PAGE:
“The film’s final act is an action packed thrill ride that’ll make you think of Die Hard one minute and Assault of Precinct 13 the next.”
While The First Purge‘s body count is significantly lower than its predecessors, it still packs a punch. Necks are snapped, throats are cut, and white supremacists get their heads blown off. The film’s final act is an action packed thrill ride that’ll make you think of Die Hard one minute and Assault of Precinct 13 the next. I can’t say enough about Y’lan Noel’s (Insecure, The Hustle) star-making performance as Dmitri. The gang leader knows his way around an assault rifle. When it comes time to take on the Klansmen and wannabe Nazis who show up to later in the film, he makes ruthless violence look good.
While the film looks as stylized as ever, it sounds even better. Composer Kevin Lax (Life on The Line, The Walking Dead) has crafted a score that perfectly lines up with the film’s B-Movie sensibilities. It’s moody and synth heavy, sounding at times like a modern take on a John Carpenter score. It walks the line between pulse pounding action and atmospheric dread exceptionally well, which is what you want from an action horror score!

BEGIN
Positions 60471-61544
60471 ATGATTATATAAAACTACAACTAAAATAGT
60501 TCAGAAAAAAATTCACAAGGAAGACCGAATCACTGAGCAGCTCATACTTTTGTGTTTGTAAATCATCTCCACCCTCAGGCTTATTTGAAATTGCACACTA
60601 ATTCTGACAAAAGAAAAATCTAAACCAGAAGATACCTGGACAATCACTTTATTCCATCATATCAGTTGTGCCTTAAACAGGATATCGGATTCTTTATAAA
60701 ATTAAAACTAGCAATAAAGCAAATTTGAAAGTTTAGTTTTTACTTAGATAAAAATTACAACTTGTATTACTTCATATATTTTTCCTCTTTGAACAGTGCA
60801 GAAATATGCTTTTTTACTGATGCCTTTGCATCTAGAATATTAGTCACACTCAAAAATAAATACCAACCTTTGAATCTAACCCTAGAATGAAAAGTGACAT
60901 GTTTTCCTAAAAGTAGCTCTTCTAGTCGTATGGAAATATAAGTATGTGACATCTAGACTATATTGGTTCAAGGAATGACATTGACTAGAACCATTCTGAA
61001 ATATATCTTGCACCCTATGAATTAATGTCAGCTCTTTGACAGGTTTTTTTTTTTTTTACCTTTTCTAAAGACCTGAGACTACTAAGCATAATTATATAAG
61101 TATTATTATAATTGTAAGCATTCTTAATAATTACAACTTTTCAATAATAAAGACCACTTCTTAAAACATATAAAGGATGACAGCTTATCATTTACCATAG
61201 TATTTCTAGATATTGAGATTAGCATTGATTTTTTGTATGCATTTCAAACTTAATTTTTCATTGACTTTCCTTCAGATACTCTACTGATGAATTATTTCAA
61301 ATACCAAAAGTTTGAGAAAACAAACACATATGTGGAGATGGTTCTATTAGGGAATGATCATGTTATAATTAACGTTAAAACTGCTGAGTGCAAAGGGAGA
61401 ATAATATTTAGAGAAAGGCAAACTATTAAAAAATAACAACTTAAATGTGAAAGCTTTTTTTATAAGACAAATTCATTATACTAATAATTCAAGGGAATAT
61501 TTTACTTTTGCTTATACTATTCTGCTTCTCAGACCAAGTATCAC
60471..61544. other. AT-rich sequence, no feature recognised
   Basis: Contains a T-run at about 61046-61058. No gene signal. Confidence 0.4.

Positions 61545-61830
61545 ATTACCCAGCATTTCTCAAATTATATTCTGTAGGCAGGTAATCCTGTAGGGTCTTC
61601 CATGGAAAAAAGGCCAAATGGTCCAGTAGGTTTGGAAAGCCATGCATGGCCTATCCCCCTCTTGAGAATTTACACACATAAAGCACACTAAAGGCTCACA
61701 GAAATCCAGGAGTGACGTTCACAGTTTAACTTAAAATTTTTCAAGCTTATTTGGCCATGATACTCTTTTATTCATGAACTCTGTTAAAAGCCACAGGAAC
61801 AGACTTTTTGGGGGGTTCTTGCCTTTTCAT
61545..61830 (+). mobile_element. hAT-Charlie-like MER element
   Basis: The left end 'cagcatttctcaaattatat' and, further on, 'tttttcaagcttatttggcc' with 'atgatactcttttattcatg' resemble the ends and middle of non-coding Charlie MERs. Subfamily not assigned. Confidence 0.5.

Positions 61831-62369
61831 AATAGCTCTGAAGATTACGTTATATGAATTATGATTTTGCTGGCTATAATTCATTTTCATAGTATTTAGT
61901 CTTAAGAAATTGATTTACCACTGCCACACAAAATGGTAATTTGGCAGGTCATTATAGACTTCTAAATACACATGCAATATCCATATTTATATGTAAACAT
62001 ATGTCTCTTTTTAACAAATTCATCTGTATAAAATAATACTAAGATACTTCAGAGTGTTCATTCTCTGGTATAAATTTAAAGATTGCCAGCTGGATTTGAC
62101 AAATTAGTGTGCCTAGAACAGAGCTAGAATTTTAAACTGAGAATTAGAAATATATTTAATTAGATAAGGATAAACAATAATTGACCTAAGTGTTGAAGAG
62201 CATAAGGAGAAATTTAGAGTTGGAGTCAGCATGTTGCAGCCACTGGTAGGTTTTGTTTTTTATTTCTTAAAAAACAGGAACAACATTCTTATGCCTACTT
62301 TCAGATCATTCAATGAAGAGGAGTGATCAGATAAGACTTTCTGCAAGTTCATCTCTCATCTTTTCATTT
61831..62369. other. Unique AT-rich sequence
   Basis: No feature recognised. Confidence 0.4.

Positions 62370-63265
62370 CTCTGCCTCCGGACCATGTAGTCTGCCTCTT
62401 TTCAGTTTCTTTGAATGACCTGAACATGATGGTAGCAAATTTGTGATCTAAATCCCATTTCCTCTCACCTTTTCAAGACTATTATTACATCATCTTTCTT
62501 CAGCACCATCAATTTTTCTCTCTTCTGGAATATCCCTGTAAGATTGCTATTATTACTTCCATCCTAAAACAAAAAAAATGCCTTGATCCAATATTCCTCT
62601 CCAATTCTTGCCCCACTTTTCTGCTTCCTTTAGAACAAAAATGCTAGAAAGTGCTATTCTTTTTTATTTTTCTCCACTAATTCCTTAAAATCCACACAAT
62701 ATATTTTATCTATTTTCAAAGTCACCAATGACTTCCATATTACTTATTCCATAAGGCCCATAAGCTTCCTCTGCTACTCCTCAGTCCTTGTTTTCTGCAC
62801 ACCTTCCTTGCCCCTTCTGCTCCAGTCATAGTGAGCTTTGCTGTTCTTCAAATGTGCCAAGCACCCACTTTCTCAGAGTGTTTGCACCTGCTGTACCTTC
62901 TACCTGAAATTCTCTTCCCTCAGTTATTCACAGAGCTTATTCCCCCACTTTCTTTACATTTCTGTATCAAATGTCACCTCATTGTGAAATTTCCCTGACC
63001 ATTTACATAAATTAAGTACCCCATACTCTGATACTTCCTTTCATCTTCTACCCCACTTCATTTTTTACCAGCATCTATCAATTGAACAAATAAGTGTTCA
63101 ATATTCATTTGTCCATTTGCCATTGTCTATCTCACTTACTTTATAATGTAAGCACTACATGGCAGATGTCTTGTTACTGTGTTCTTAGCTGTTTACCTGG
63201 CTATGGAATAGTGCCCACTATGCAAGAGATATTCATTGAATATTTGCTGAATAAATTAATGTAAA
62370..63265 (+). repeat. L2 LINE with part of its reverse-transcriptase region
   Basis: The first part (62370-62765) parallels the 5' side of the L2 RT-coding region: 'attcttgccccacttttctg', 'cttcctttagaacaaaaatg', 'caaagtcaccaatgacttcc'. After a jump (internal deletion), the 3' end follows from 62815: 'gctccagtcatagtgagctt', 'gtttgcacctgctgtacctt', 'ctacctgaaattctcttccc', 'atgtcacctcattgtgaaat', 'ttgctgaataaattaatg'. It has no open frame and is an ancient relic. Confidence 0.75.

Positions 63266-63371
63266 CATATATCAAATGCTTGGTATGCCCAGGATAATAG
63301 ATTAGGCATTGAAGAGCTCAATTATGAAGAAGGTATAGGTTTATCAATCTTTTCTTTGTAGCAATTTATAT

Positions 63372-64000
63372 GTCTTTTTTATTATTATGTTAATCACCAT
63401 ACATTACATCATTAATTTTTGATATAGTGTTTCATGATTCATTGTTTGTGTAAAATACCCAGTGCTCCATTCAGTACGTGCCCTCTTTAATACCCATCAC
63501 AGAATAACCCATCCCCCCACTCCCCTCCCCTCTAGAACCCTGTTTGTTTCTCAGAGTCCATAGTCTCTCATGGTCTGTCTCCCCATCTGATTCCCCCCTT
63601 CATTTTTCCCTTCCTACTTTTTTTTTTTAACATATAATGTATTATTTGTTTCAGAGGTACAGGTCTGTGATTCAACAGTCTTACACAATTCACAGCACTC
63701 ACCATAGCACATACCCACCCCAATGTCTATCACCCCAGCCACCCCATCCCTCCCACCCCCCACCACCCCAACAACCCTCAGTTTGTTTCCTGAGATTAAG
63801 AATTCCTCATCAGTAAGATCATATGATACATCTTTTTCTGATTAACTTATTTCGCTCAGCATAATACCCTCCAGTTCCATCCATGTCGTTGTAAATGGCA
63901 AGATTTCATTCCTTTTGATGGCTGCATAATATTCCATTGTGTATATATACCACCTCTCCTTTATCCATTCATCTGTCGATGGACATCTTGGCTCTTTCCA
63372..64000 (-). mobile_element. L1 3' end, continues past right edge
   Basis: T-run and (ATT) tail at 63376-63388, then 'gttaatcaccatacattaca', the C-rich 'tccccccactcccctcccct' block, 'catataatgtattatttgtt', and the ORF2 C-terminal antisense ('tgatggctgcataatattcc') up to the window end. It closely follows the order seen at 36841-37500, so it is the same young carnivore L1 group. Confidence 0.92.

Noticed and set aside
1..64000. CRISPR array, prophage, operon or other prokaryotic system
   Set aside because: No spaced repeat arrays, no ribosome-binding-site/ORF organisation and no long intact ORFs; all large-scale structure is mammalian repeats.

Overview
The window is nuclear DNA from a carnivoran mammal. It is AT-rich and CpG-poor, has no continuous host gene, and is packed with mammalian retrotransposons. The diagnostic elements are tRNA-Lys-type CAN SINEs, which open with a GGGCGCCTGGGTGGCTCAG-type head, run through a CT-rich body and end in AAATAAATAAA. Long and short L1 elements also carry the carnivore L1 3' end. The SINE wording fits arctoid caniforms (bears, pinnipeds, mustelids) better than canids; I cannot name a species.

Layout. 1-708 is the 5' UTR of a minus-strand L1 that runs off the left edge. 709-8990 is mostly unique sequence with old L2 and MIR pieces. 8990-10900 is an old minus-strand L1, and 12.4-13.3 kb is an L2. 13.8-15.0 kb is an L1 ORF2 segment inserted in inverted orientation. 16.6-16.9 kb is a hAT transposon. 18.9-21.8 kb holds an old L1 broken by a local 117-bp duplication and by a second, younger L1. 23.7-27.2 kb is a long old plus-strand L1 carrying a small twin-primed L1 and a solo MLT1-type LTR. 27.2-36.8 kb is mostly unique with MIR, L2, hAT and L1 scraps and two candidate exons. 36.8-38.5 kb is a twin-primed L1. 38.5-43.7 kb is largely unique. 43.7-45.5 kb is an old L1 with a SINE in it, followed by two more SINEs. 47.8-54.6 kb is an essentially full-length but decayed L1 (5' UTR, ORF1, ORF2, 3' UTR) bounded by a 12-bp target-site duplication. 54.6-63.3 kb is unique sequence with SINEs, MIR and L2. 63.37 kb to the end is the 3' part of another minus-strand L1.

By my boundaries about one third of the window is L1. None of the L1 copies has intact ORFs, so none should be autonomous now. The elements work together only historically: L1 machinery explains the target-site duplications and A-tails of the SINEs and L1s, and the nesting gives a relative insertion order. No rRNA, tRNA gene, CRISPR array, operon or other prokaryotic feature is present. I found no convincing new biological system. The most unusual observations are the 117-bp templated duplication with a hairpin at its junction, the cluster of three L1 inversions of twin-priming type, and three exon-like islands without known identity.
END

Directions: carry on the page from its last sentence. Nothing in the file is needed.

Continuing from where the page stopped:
While The First Purge has a lot of strong points, originality isn’t one of them. For a prequel set long before the main films, it’s story sticks pretty closely to the series formula. Much of the first act is devoted to setting up its players and the Purge as a concept. When the horns blare and the festivities get started, the film retreads many of the same plot beats as The Purge: Election Year and The Purge: Anarchy before it. With the exception of Noel, the film’s cast is largely forgettable.
Don’t get me wrong, Lex Scott Davis (Superfly, Training Day), Joivan Wade (The Weekend, EastEnders), Luna Lauren Velez (Dexter, How To Get Away With Murder), and Mugga (Orange Is The New Black, Precious) all deliver fine performances. But there just wasn’t a whole lot for their characters to do.
“The First Purge is a political horror movie, one that isn’t afraid to go for the throat.”
Where the film truly shines are the small details. There are so many little things that just work. In order to record their night of violence, Purge participants are given contact lens cameras. These have the added the added bonus of turning their eyes into Neon spotlights. That eerie effect plays extremely well in the film’s dark sets. Another element the film nails is it’s use of masks.
When the death squads arrive to exterminate Staten Island, they come decked out in full regalia. But instead of wearing the faces of monsters, each squad member is adorned in a lightly modified blackface mask. No one comments on it in the film. The average audience member might not even catch it. But hot damn, if that’s not a stroke of horror genius I don’t know what is.
The First Purge is a political horror movie, one that isn’t afraid to go for the throat. In a time where every day politics seem more like a horror movie than reality, sometimes that’s all you need.